With today’s electronic communications, where are the “need a ride to Kitimat” requests? Where are the small business entrepreneurs.

    “Uber Rides Inc.”

      ht tp://www.proximityissues.ca/reference/maps

      Your question about rail transportation is a good one! The above is a pdf file showing a map of rail lines in Canada, also of B.C. where CN has lines from Prince George in all four directions. It has access to virtually to train stations of all communities.

      Diesel electric rail buses can transport passengers safely at all times of the year! They are economical to run and used in many countries since they are much smaller than a regular passenger train.

      All it takes is a ride by taxi to and from a railway station.

      Kitimat, Terrace and Rupert can be accessed, as can all the communities from here to Vancouver and in between, Jasper and all the communities in between to the North.

      Via rail rates

      Prince George-Burns Lake $31.50

      Prince George -Smithers $48.30

      PG – PR $79.80

      Once again what effect,if any, will the 5 and 10 dollar BC Transit fares have on Via ridership numbers. If Greyhound and Via lose out to the heavily subsidized BC Transit service it will only be a matter of time before we hear the cries for transit to offer daily service.

      BC rail used to offer service between here and Vancouver on small Budd cars – a 12 hour journey that we took once(and only once) just to say we did it. I imagine they could put a modern equivalent on the PG-PR run but it still comes down to if the ridership will pay the bills. I have my doubts it would succeed.

      BTW Does Northern Health charge anything for their service?

Had a boo at the council’s agenda and find it a bit ironic that at the same meeting they ask for a draft resolution to deny Greyhound from stopping the money bleeding routes and minutes later sign an agreement giving a $250,000 subsidy over 5 years,from the public purse, to a direct competitor of Greyhound.

    Interestingly, both come from the “left” hand.

    So it is not that the left hand does not know what the right is doing. ;-)

    Remember, planning is not the forté of the City.

Standard fare for a Greyhound trip from Prince George to Burns Lake is $52.50 and the BC Transit rate for the same route is $5.00 which would imply a subsidy of $47.50 per passenger.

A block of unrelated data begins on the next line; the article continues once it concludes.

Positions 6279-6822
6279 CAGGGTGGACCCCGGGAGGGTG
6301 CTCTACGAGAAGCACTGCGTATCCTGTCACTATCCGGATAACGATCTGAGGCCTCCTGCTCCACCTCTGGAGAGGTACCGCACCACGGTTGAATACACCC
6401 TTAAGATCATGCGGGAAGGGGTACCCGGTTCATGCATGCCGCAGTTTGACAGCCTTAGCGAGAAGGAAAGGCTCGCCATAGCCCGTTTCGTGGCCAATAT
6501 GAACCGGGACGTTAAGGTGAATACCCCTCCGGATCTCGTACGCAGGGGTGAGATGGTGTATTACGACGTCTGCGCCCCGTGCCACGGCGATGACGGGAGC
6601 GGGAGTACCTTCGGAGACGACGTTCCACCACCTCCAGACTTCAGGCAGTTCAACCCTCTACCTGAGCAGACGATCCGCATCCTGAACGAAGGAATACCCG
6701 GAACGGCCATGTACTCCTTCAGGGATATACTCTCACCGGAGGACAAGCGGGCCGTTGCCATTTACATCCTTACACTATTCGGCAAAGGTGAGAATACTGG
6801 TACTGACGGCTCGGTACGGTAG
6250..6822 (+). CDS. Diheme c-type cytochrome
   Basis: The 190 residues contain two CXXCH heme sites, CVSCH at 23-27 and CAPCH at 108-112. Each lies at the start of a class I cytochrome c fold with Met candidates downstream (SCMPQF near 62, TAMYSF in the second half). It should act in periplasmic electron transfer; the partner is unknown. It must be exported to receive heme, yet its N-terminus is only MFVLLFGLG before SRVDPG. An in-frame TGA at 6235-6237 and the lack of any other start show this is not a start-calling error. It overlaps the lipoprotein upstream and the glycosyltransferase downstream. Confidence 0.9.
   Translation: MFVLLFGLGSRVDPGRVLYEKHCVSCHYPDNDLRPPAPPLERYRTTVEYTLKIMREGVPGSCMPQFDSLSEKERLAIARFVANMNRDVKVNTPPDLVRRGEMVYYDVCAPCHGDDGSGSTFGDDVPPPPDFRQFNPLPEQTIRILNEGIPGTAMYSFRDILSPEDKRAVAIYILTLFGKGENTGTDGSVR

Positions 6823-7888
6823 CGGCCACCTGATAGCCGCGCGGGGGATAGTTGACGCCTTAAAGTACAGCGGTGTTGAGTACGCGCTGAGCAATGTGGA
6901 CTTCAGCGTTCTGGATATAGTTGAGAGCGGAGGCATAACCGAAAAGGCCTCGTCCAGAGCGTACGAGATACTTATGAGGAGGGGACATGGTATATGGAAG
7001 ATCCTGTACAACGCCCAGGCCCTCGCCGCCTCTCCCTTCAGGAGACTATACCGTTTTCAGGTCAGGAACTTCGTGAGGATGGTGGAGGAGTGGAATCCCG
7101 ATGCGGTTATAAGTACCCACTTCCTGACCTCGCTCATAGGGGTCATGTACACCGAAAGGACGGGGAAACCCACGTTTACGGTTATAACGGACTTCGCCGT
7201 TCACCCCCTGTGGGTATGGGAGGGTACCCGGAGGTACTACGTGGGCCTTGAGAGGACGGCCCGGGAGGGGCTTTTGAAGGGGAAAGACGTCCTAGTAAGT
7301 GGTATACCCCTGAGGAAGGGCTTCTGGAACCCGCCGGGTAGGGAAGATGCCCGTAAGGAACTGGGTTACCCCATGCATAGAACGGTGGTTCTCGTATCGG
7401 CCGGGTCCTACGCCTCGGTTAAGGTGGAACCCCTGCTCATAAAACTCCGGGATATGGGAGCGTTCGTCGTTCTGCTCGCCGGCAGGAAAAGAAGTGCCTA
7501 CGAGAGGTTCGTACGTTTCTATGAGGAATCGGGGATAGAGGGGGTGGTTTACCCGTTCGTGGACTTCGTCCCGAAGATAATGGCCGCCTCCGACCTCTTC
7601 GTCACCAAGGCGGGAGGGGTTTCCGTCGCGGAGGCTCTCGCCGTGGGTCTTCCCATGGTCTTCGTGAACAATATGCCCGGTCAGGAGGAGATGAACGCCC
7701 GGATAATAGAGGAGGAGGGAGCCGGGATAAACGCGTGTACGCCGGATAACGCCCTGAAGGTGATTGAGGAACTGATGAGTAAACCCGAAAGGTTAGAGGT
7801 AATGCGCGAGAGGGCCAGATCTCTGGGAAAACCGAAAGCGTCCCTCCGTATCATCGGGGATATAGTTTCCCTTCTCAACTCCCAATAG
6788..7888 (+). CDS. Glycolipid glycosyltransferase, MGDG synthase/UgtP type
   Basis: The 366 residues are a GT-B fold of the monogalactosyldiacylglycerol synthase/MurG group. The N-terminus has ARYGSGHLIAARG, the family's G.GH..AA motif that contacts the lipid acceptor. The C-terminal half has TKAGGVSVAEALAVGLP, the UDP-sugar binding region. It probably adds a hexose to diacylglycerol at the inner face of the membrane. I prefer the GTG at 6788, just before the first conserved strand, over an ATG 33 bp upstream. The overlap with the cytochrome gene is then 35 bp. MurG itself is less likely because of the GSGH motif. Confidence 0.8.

For Prince George to Smithers the Greyhound rate is $77.90 and transit would charge $10.00 for a subsidy of $72.90.

Little wonder that Greyhound wants to bail.

The real loser in all of this appears to the Smithers to Prince Rupert leg as there is potential that they lose Greyhound and will not have BC Transit service either.


    When will you have an accident or get caught in a cross fire, birdie.

      I’ll be fine as long as I take the Lougheed highway when going to Vancouver to avoid abbotsford with all it’s gangs,guns, dope and traffic accidents.


If Greyhound wants the cream routes ( full buses ) they need to take the crap routes . That was the deal they made . It’s like any business , good times and bad .

Get over it and figure out how to get more people on your buses . Maybe drop the rates and chase quantity instead of trying to make a million on each customer .

just my opinion.

    “It’s like any business, good times and bad”

    A contract is only a contract when there is “agreement”.

    The “agreement” only works as long as the conditions do not change substantially, otherwise there was never a real agreement in the first place.

    A contract may be breached. A court may have to decide in cases such as this. Typically they will decide on the basis of “equity”.

    Once the financials are shown and Greyhound can show a court that it cannot continue to operate as per agreement, the court will likely side with them.

    Why? Because of the following common principles:

    1. The conditions of the contract are so fundamentally wrong when seen against changes over time, that there was no “meeting of the minds” about potential future conditions;

    2. An unconscionable advantage has been gained by one party;

    3. There was no gross negligence; and

    4. The parties can be placed back in their previous positions

      The other way to look at this is that in order to continue to operate at a loss in some routes, fares will have to increase in the more “lucrative” routes.

      That will have the effect of those travelling on busy routes will be subsidizing those in sparsely supported routes.

      Such a subsidy could mean loss of business on those routes if fares are not competitive with alternate transportation providers.